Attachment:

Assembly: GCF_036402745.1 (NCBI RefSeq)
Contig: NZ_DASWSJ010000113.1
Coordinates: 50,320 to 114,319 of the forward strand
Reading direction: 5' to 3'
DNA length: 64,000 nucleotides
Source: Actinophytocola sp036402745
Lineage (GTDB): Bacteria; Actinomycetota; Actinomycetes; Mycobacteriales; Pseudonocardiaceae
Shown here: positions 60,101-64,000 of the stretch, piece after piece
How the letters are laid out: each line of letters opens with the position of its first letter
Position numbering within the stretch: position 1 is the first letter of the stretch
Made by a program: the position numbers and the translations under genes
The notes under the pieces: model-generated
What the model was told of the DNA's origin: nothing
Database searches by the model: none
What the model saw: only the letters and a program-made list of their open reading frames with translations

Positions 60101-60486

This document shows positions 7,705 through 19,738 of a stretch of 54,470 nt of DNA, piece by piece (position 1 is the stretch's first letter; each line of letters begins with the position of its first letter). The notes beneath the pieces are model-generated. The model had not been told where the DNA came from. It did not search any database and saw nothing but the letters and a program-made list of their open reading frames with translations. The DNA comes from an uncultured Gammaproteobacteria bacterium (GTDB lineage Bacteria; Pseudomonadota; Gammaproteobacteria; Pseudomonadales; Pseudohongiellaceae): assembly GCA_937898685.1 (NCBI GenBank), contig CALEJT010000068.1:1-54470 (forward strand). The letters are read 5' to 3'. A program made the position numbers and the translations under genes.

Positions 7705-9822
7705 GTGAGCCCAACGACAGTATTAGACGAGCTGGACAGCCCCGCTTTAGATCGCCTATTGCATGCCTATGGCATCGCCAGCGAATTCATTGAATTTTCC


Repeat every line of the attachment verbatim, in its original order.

Assembly: GCF_036402745.1 (NCBI RefSeq)
Contig: NZ_DASWSJ010000113.1
Coordinates: 50,320 to 114,319 of the forward strand
Reading direction: 5' to 3'
DNA length: 64,000 nucleotides
Source: Actinophytocola sp036402745
Lineage (GTDB): Bacteria; Actinomycetota; Actinomycetes; Mycobacteriales; Pseudonocardiaceae
Shown here: positions 60,101-64,000 of the stretch, piece after piece
How the letters are laid out: each line of letters opens with the position of its first letter
Position numbering within the stretch: position 1 is the first letter of the stretch
Made by a program: the position numbers and the translations under genes
The notes under the pieces: model-generated
What the model was told of the DNA's origin: nothing
Database searches by the model: none
What the model saw: only the letters and a program-made list of their open reading frames with translations

Positions 60101-60486

This document shows positions 7,705 through 19,738 of a stretch of 54,470 nt of DNA, piece by piece (position 1 is the stretch's first letter; each line of letters begins with the position of its first letter). The notes beneath the pieces are model-generated. The model had not been told where the DNA came from. It did not search any database and saw nothing but the letters and a program-made list of their open reading frames with translations. The DNA comes from an uncultured Gammaproteobacteria bacterium (GTDB lineage Bacteria; Pseudomonadota; Gammaproteobacteria; Pseudomonadales; Pseudohongiellaceae): assembly GCA_937898685.1 (NCBI GenBank), contig CALEJT010000068.1:1-54470 (forward strand). The letters are read 5' to 3'. A program made the position numbers and the translations under genes.

Positions 7705-9822
7705 GTGAGCCCAACGACAGTATTAGACGAGCTGGACAGCCCCGCTTTAGATCGCCTATTGCATGCCTATGGCATCGCCAGCGAATTCATTGAATTTTCC